Plastic straws? Almost non-existent. It’s harder to find a bar or street vendor with plastic straws then it is to avoid one here. Sea vendors who approach the boat tour participants during island hopping only have bamboo straws and the few private beaches that have shopping huts for refreshments either use the same bamboo straws or cut the bucos (coconuts) in a shape so that you can enjoy it straight from the shell without spillage or littering (excluding the shells themselves… but they are part of nature so the only thing they might destroy is the aesthetics of a clean beach). Or if not bamboo straws, most restaurants use metal straws to serve their refreshments in the towns.
With their effort and hard work, the people of El Nido are a great example of how to develop sustainable tourism to appreciate and show off the best side of mother nature. There’s still room for improvement as the place will develop, but they are taking the right steps towards a better and more sustainable way of tourism.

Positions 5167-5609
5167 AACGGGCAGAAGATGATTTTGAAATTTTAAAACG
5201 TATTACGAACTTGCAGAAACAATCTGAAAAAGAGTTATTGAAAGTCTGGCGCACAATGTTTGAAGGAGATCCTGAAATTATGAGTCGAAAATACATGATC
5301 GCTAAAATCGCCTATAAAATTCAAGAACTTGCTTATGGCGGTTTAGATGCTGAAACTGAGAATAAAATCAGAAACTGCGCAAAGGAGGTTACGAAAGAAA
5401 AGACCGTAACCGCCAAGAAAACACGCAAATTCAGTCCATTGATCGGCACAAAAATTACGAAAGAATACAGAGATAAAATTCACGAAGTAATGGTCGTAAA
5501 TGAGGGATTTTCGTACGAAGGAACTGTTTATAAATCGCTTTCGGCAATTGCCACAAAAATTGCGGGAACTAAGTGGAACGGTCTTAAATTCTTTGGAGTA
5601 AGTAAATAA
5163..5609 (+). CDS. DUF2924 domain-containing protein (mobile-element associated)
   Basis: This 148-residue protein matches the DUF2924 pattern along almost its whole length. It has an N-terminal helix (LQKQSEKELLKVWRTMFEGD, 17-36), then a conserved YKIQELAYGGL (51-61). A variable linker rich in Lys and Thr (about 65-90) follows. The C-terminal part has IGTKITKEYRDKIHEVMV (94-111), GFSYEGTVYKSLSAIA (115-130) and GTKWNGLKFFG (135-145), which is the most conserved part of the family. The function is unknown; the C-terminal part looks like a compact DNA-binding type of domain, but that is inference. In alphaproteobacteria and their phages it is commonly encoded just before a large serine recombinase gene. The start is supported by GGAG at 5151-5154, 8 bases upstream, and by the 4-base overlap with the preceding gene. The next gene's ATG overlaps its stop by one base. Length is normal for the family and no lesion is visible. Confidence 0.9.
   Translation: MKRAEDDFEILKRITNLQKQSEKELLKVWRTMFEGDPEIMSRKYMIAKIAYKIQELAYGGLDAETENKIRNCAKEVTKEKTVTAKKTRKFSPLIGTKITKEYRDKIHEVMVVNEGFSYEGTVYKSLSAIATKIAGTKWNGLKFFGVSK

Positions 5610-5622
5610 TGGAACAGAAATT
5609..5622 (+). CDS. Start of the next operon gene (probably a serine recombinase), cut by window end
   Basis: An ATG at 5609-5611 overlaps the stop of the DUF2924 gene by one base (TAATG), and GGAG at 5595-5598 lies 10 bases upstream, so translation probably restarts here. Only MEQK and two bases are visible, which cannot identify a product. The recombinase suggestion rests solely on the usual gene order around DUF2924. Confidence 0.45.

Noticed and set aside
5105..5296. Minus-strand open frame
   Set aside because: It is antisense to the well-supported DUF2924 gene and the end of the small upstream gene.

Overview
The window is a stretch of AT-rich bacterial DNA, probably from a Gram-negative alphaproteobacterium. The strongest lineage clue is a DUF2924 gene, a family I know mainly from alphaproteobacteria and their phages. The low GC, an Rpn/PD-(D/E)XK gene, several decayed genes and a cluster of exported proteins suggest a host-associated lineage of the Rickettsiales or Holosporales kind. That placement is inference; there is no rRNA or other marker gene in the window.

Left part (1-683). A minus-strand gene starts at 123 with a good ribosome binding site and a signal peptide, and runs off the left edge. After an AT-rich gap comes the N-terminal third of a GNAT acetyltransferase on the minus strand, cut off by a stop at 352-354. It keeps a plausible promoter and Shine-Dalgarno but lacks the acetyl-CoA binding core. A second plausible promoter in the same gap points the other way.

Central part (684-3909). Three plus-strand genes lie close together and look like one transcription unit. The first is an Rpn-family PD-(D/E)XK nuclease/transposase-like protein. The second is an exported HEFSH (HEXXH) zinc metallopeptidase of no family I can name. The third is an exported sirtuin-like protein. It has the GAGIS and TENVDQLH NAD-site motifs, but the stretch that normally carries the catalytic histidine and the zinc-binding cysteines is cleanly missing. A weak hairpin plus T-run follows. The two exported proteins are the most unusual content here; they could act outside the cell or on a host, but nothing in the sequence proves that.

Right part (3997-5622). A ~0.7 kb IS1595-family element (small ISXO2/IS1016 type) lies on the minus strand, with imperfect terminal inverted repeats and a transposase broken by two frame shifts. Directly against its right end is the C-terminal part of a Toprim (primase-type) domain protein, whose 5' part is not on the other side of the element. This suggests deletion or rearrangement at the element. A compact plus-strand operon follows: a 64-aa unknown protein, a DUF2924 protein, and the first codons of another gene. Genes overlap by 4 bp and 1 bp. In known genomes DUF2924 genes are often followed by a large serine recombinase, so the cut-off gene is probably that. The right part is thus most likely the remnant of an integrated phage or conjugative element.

During his 20-minute presentation, Hamza Haider talked about his summer internship experience in Sarajevo where he helped found the Precious Plastic Sarajevo LAB as well as his involvement with Precious Plastic NYUAD, here in Abu Dhabi. In his speech, he mainly focused on the procedures involved in the two initiatives that serve the same purpose yet are at stark contrast to each other in the manner of their progress and audience.
Thanks to Hamza, many more people were informed of the work we do worldwide within the Precious Plastic community, and hopefully, with more opportunities like this, we will be able to grow bigger and greater to spread the positive message of plastic consciousness.
Accountability can reverse plastic pollution crisis, says WWF report.
On March 5, 2019, WWF released a report titled “Solving Plastic Pollution Through Accountability”. The report was released before the key meeting of the United Nations Environment Assembly (UNEA) that will take place next week in Nairobi.